Island Life Magazine Ltd December 2008/January 2009 - Page 81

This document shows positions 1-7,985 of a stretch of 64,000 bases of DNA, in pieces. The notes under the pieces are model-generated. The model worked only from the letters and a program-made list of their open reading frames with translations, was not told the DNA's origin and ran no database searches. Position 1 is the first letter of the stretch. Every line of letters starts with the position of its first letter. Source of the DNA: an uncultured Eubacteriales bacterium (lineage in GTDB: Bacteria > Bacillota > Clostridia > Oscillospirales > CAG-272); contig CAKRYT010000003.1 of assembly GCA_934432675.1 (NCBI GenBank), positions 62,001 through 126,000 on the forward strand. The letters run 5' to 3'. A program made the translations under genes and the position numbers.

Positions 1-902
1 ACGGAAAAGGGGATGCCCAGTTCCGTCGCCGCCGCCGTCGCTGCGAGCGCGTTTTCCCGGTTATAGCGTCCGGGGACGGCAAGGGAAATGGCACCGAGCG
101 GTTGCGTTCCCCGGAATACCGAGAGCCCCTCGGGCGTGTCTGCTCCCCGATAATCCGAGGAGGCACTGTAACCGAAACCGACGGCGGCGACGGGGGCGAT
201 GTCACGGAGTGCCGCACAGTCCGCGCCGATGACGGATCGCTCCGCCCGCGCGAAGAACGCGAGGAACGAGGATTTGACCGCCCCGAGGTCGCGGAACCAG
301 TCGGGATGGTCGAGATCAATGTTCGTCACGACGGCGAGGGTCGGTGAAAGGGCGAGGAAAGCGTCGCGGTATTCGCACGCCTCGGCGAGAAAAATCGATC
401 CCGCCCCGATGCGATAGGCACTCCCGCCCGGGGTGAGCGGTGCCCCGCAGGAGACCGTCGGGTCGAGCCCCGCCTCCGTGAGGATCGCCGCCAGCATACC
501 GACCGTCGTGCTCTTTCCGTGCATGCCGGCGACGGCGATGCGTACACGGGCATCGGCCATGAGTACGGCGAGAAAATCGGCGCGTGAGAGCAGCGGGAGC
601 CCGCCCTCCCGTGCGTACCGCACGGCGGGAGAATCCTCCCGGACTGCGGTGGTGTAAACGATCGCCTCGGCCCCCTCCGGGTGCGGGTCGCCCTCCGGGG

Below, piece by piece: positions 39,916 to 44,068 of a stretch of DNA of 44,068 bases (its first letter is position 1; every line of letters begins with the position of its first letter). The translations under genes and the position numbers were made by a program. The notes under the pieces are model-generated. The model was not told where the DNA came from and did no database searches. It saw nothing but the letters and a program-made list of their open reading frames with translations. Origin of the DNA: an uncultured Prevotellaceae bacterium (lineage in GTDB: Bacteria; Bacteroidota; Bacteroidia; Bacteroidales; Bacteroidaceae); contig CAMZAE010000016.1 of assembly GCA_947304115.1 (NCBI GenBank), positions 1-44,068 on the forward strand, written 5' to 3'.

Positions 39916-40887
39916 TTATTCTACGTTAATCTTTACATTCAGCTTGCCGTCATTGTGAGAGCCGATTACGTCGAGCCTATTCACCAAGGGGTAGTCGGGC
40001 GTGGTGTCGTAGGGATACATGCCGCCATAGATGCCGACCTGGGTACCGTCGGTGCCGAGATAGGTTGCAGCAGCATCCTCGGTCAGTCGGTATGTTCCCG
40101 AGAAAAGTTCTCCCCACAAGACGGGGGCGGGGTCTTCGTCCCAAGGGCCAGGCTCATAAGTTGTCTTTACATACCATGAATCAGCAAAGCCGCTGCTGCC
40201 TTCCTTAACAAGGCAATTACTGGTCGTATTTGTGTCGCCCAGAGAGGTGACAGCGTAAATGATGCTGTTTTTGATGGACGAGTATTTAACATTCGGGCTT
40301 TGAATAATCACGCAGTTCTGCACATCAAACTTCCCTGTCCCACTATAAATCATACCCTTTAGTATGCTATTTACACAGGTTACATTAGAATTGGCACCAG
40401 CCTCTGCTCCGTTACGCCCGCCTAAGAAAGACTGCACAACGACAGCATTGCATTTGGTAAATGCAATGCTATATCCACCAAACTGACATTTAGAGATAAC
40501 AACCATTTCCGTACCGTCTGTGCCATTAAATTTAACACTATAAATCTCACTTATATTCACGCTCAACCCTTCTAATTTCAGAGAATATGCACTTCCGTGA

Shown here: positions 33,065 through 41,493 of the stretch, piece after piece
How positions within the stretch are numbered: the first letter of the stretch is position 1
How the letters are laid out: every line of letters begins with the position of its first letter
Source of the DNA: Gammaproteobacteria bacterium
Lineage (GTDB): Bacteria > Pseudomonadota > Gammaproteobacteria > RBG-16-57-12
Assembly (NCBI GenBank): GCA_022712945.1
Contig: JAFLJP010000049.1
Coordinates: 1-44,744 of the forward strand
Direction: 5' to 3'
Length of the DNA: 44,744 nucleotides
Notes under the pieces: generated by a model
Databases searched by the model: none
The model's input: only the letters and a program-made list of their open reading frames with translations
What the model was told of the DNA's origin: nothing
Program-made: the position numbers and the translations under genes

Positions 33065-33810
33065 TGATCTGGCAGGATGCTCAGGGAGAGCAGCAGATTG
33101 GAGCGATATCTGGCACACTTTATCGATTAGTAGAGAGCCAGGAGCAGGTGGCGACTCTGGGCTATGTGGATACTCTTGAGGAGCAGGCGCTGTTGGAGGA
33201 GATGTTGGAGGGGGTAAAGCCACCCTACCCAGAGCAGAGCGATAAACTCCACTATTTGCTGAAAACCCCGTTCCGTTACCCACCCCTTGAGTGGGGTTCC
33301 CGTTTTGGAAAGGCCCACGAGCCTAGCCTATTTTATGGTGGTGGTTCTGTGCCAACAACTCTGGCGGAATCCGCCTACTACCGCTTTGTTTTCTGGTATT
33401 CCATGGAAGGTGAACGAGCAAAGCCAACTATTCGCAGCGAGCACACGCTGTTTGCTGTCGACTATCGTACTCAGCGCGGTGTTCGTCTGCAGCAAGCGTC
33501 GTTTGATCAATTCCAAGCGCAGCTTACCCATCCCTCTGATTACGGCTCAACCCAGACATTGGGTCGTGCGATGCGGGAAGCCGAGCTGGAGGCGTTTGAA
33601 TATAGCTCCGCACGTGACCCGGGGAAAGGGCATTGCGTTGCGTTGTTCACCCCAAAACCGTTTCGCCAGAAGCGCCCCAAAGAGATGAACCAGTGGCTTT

GARDENING one of a selection of living trees which, Ursula says, are ideal as a smaller, second tree in the conservatory or dining room. “After Christmas, take it outside to let acclimatise, then you can plant it and it will be a living tree.” But how many of us can remember opting for a little potted tree and seeing it wither when planted out? Ursula discloses one of the uglier tricks of the trade: “People wanted a tree with roots, so sellers used to dig a tree up, and put it in a pot. All the little fine roots for taking up water have gone, it’s squashed in a pot – it’s hardly a living tree.” Ursula is a member of the British Christmas Tree Association, which frowns on such practices. Conversely the association is reacting to the demand for larger pot-grown trees, so Thompson’s will pot theirs on for next year’s customers – both on the Island and the mainland, where it has four branches in addition to its Island outlet. Indeed, the sheer scale of the operation seems remarkable when you consider it is still a family firm operating from Mrs Thompson’s house. All the Christmas trees are grown on the Island and “exported” across the Solent. They were enabled to do this when they bought Shide Trees, which was an established farm ready for cropping, so there is time for trees to grow to the required eight years The Island's new funky radio station www.wightfm.com life at their newer farm at Knighton. Christmas tree production has proved to be wonderful for the company. “It means we have an income at Christmas time, which is a fallow time for garden sales,” says Ursula. “We cut them fresh, so we can have a really good quality tree. And it means that we don’t have to lay off the trained staff during winter.” The staff are never idle. The women make beautiful wreaths from real living Noble Fir and Nordman Fir, and the men help with cutting trees, getting them sent to the mainland, and running Shide Trees. By the time all that happens it’s time to start nursery production again for the spring. Ursula is proud that the overseer of all the nurseries, Peter Alexander, has been with them since he was 16, and was nurtured by Mr Thompson himself who built up those nurseries from scratch. Tragically, David Thompson died suddenly earlier this year, but the attention he gave to training his staff, and the way in which he shared his knowledge, means he has left a thriving asset for his staff, and for the Island. “He was an amazing grower,” says Ursula, quietly. Thompson’s Plant and Garden Centre, Watery Lane, Newchurch. Tel 865292 81